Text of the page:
Adrian Blomfield and Henry Mhango, Telegraph, April 6, 2019
It was a real-life Sophie’s choice: With the albino-hunting gang advancing through her house, Misa Maulidi had seconds to decide which of her children to save and which to abandon to the men who wanted to sacrifice them both.
She had always feared this would happen, particularly with Malawi’s general election looming and politicians reportedly in the market for albino body parts to use in the witchcraft rituals meant to help them win their seats.
It was why she and her extended family had chosen to live in a remote homestead deep in the tobacco plantations of central Malawi, miles from Dedza, the nearest town.
Here, secluded from the outside world but with security in numbers, she hoped she could safely raise Goodson, her 14-year-old son, and his three-year-old sister Faith, both born with albinism, a genetic condition that bleaches the skin, hair and eyes white.
But then, a little before midnight on Feb 12, five machete-wielding men smashed down the door of her hut. Mrs Maulidi, who is black, realised immediately what they wanted, but knew she couldn’t save both her children.
She scooped up Faith, dodged past the men into the bush and shouted frantically to Goodson to run to the neighbouring hut where her father and brother slept.
His relatives did everything they could to prise the terrified boy from his attackers’ grasp. Four of Goodson’s relatives, including both his grandmothers, received deep machete cuts as they fought with their bare hands to save him.
It was to no avail. Goodson Makanjira, struggling and whimpering, was dragged into a waiting car. He has not been seen since.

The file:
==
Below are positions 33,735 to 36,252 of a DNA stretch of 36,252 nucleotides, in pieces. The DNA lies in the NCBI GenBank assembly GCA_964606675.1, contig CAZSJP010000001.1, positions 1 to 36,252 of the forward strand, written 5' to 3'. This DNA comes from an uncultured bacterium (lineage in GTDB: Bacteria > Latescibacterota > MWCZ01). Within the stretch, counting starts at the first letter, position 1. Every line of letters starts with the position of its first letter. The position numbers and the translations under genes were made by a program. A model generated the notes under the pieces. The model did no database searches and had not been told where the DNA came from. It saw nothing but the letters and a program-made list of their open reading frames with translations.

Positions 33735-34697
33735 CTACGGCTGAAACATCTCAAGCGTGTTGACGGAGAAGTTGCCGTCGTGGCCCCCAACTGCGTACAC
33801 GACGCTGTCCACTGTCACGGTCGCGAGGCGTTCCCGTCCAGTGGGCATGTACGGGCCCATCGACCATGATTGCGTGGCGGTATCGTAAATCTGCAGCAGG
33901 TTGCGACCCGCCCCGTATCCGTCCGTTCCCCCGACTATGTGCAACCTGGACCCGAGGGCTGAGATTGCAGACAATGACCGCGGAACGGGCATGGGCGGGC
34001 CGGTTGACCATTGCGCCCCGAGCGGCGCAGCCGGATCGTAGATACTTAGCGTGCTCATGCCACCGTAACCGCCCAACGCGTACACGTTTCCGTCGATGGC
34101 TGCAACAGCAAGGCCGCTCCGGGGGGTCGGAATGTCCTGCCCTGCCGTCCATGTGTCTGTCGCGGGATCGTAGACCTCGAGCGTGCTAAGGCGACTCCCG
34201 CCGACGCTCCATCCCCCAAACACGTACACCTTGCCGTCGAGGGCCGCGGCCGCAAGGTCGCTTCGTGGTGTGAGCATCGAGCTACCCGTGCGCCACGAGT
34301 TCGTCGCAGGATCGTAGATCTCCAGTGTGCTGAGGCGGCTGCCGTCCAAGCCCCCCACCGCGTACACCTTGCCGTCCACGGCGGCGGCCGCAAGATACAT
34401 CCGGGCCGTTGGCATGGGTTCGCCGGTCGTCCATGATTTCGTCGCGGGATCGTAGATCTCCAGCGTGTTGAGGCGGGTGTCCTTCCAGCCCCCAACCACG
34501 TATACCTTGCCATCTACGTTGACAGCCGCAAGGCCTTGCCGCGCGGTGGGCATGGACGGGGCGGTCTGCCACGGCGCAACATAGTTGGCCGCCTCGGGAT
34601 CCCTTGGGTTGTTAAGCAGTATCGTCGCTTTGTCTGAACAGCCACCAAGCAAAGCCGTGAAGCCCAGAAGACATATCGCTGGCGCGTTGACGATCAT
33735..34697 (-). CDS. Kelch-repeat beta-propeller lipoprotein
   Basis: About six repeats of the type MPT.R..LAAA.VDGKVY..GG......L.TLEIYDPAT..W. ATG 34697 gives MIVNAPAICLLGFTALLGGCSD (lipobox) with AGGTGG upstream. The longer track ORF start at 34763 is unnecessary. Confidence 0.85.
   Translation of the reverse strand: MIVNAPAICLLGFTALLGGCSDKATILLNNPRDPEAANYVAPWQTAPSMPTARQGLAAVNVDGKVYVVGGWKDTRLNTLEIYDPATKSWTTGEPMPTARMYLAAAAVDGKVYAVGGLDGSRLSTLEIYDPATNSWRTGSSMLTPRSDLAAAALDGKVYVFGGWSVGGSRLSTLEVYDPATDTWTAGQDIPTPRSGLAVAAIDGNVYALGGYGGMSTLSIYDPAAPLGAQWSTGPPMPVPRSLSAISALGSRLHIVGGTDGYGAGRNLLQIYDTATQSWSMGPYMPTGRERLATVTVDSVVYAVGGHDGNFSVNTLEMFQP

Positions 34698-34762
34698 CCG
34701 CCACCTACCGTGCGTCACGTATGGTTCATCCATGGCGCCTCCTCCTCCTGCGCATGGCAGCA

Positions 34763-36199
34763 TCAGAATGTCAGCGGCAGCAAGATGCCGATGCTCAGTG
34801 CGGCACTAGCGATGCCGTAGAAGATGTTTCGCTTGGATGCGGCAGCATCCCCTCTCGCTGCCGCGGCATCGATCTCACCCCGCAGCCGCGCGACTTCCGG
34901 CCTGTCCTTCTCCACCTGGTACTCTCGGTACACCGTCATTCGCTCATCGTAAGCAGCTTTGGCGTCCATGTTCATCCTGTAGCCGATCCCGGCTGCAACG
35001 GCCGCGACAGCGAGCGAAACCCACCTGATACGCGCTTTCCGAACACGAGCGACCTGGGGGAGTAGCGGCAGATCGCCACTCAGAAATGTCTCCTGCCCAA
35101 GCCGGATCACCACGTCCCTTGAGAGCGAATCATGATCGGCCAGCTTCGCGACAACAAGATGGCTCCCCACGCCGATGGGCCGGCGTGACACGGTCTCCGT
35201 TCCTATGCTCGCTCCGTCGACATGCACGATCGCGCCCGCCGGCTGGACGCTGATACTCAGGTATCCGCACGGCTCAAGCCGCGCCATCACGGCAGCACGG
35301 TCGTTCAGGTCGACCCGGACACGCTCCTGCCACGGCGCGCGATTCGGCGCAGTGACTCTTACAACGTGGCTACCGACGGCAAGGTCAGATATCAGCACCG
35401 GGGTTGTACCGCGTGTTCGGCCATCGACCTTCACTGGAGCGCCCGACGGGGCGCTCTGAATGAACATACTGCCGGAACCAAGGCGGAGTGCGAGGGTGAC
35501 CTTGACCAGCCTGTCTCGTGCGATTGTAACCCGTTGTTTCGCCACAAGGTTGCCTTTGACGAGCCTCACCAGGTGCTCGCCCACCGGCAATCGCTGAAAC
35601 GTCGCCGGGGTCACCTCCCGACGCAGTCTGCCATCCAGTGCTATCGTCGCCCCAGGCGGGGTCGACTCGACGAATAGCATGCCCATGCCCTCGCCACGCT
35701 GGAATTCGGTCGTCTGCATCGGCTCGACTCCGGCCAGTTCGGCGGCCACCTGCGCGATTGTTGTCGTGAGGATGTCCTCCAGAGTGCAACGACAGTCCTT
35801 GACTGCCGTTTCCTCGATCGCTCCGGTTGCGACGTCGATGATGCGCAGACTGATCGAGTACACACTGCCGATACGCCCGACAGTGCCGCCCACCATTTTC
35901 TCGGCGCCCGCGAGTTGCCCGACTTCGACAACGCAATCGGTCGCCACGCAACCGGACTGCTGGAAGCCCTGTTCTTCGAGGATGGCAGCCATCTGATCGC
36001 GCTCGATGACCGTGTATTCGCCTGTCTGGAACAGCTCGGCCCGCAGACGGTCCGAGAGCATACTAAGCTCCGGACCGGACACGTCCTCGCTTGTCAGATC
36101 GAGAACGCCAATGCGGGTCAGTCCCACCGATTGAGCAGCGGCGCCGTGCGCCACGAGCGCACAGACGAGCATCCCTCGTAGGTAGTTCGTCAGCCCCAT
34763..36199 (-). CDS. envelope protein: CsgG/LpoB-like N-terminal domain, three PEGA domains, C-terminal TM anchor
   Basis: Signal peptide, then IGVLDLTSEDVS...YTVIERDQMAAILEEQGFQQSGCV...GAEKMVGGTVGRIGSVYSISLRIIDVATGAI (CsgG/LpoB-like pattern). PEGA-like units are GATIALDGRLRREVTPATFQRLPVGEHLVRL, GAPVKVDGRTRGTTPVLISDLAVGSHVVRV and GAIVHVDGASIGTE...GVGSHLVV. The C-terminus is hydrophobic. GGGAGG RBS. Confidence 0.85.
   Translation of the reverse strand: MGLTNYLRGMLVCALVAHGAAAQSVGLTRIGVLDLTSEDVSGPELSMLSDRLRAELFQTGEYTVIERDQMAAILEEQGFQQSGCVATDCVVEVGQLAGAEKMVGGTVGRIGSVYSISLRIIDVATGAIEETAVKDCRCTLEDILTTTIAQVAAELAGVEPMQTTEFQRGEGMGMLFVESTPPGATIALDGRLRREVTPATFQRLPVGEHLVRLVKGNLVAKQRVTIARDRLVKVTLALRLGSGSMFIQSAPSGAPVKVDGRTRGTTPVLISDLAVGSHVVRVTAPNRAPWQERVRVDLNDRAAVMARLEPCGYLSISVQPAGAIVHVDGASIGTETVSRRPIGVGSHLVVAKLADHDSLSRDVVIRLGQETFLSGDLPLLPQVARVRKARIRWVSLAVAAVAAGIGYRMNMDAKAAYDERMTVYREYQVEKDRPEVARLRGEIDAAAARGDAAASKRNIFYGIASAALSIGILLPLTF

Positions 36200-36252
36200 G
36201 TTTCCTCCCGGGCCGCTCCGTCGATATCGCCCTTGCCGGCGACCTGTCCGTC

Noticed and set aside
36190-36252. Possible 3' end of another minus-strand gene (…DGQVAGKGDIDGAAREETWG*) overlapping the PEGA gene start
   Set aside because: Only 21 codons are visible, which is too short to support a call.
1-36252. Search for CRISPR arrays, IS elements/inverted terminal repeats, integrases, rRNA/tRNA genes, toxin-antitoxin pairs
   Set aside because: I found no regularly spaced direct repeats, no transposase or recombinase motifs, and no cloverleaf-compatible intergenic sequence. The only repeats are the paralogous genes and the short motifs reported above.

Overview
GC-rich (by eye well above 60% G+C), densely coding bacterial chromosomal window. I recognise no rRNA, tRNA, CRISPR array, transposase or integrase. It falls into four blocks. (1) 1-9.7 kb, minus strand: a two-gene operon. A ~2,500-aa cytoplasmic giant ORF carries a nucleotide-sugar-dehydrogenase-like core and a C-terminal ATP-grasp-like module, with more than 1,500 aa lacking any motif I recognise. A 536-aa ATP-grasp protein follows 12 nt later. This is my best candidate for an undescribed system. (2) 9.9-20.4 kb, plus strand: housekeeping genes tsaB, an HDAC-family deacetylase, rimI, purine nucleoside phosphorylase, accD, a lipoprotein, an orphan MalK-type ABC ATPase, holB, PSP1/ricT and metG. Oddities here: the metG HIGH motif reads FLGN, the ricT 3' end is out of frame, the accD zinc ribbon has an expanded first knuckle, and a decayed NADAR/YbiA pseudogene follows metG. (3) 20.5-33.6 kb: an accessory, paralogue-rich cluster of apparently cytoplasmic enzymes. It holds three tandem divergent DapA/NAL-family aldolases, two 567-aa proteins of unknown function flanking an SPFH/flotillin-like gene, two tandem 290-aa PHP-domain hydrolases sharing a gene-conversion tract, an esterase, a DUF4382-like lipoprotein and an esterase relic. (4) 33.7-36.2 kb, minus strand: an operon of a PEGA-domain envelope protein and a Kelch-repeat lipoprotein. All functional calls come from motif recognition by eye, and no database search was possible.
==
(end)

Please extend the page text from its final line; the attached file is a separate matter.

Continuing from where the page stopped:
Like Sophie, the character in William Styron’s novel who had to choose one of her children to be gassed at Auschwitz, Mrs Maulidi — who has sent her daughter to a safe house in the south — says she will forever be haunted by her decision.
“I was alone, half-asleep, confused,” she said. “I grabbed my daughter and ran to hide in a graveyard hidden in the bush. I just prayed the others would be able to save my son. I was wrong.”
Goodson’s family cannot bring themselves to voice what might have happened to him since he vanished down that dusty road towards distant Dedza. Given what has happened to a growing number of albinos in Malawi, his likely fate is too horrifying to contemplate.
For Malawi’s 10,000-odd albinos, being born with the condition is a curse. Their fathers often desert them at birth, believing their wives have been unfaithful with a white man.
At school they face bullying. Many suffer semi-blindness and risk skin cancer from the mercilessness of the African sun, which causes the young to look prematurely old.
But worse, they live in a society where too many only value them dead. Those captured by the albino-hunting gangs are either killed immediately or taken to places of ritual sacrifice by rivers. There, witchdoctors can wash away the blood as they remove the innards and limbs of their victims, according to activists and the testimony of some witchdoctors themselves.